CHAPTER § 5.02 Basic Insurance Concepts

JurisdictionUnited States

§ 5.02 Basic Insurance Concepts

[1] Policy Interpretation

In approaching an insurance policy, the polestar of interpretation is the intention of the parties.5 It is the duty of a court, if possible, to ascertain and carry out that intention, applying principles of construction.6 In accordance with these rules of construction, it is important to look to the whole agreement to understand each part of an insurance policy. "[A]ll parts and clauses must be considered together so that it may be seen if and how one clause is explained, modified, limited or controlled by the others."7 For example, to aid parties in interpreting their language, all insurance policies contain definitional sections that define some terms of art or special words for policy purposes.8 Typically, such defined words are printed in boldface and often capitalized throughout the policy and will govern in both the body of the policy and in the endorsements.9

If the language of the entire policy reveals the parties' intent, it is unnecessary to examine extrinsic evidence.10 But if the intent cannot be determined from the policies, courts may resort to considering parol evidence.11 Additionally, because some provisions of insurance policies are somewhat standardized, court decisions may have previously interpreted such disputed portions of the policy.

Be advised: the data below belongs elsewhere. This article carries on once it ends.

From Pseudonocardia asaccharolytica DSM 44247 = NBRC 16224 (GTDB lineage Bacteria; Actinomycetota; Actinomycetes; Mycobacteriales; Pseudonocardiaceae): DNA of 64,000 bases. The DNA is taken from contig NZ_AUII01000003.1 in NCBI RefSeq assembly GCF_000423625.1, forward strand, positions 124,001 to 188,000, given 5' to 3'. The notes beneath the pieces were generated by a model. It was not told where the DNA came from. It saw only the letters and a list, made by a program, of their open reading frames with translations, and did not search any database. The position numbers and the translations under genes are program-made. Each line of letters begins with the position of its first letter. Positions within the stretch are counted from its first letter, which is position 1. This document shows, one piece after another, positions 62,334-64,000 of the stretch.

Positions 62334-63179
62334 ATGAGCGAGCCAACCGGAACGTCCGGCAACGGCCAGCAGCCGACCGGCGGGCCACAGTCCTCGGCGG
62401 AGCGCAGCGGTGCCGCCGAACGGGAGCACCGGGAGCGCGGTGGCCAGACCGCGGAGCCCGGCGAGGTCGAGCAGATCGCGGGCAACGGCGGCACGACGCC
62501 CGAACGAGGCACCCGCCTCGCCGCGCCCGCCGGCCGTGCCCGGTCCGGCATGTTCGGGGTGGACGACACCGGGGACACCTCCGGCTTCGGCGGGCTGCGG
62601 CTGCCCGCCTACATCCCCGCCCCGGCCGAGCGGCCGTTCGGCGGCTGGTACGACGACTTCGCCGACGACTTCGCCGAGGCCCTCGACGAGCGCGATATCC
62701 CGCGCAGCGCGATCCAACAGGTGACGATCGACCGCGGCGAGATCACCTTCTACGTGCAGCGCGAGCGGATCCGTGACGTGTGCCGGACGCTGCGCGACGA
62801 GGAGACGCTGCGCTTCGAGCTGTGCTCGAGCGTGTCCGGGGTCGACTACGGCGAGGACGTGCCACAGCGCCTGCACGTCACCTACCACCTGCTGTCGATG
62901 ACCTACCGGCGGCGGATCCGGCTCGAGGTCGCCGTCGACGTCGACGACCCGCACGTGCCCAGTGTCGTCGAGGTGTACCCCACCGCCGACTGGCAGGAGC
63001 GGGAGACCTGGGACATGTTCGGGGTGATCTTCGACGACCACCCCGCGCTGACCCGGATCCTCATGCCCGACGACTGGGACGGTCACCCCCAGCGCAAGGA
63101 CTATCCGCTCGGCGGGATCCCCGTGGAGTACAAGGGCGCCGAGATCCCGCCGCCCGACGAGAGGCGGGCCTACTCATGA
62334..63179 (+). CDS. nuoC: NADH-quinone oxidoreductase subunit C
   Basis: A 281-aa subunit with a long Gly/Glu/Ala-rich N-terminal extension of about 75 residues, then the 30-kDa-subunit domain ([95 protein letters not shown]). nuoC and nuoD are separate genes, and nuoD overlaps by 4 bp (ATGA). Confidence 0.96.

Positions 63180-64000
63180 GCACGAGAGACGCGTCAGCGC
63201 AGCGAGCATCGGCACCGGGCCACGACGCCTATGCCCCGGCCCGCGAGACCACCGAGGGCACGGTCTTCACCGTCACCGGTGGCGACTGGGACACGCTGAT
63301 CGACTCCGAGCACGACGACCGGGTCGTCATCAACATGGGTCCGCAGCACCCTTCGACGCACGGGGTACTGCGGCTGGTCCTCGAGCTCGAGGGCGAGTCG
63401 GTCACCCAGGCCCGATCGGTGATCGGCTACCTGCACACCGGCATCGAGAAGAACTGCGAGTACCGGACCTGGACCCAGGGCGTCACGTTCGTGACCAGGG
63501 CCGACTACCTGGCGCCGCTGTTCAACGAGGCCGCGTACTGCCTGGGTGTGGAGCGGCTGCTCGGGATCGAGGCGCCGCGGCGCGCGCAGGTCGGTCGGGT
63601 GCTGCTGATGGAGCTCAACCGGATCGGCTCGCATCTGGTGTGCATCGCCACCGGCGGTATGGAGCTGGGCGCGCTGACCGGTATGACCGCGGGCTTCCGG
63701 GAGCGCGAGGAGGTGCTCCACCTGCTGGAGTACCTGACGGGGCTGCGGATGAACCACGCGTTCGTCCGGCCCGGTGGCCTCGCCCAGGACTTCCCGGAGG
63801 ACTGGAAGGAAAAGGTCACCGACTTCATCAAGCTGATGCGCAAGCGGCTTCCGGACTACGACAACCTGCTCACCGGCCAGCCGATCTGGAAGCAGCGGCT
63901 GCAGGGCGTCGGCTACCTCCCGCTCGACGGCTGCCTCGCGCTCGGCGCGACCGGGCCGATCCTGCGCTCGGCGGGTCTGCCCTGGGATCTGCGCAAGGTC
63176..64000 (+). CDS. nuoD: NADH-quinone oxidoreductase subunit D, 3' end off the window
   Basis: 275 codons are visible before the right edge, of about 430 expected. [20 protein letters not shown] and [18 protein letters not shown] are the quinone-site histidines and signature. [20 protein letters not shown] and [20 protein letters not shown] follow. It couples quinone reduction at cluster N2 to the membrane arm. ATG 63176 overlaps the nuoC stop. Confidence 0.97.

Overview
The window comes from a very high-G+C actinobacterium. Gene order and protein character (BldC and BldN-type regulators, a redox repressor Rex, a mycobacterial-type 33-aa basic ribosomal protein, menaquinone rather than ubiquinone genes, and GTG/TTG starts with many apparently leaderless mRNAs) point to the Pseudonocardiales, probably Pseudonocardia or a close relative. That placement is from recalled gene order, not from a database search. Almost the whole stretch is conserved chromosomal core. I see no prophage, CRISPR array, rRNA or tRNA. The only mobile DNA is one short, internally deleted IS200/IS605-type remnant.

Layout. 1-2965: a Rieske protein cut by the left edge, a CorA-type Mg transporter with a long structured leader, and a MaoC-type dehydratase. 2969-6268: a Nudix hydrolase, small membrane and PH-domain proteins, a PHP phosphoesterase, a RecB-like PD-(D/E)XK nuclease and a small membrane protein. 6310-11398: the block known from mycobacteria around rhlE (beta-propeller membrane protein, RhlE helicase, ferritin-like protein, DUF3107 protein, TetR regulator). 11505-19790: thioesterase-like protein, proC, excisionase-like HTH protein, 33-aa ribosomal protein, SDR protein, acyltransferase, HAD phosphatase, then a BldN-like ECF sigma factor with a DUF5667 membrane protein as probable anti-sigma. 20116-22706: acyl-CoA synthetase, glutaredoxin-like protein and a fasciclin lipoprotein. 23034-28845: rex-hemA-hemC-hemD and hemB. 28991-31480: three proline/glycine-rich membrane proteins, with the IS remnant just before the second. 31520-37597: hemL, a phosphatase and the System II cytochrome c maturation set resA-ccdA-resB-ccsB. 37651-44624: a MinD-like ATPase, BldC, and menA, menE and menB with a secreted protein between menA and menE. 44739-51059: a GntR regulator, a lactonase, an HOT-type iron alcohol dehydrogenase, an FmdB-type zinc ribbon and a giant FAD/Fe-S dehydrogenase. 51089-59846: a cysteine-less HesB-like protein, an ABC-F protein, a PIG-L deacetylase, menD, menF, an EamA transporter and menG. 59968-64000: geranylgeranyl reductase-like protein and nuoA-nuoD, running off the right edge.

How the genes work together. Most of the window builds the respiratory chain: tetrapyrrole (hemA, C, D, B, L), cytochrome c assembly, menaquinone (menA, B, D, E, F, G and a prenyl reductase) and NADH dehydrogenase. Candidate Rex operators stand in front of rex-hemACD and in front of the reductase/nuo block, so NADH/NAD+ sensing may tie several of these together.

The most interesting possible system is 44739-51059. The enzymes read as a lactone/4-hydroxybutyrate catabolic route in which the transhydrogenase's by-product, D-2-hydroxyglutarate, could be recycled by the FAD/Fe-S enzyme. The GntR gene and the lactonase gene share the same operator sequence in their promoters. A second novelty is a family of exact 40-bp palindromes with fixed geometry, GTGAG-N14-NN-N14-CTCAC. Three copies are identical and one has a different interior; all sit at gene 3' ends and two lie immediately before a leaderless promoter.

Applying these principles to evaluate an insurance policy as a whole, courts typically begin by establishing whether coverage for the claimed loss exists. If the court finds coverage, it may then examine the policy for any exclusion or limitation to that coverage. The Supreme Court of Wisconsin summed up the mechanics of how a court should approach its initial review of an insurance policy:

Judicial interpretation of a contract, including an insurance policy, seeks to determine and give effect to the intent of the contracting parties. Insurance policies are construed as they would be understood by a reasonable person in the position of the insured. However, we do not interpret insurance policies to provide coverage for risks that the insurer did not contemplate or underwrite and for which it has not received a premium.
Our procedure follows three steps. First, we examine the facts of the insured's claim to determine whether the policy's insuring agreement makes an initial grant of coverage. If it is clear that the policy was not intended to cover the claim asserted, the analysis ends there. If the claim triggers the initial grant of coverage in the insuring agreement, we next examine the various exclusions to see whether any of them preclude coverage of the present claim. Exclusions are narrowly or strictly construed against the insurer if their effect is uncertain. We analyze each exclusion separately; the inapplicability of one exclusion will not reinstate coverage where another exclusion has precluded it. Exclusions sometimes have exceptions; if a particular exclusion applies, we then look to see whether any exception to that exclusion reinstates coverage. An exception pertains only to the exclusion clause within which it appears; the applicability of an exception will not create coverage if the insuring agreement precludes it or if a separate exclusion applies.12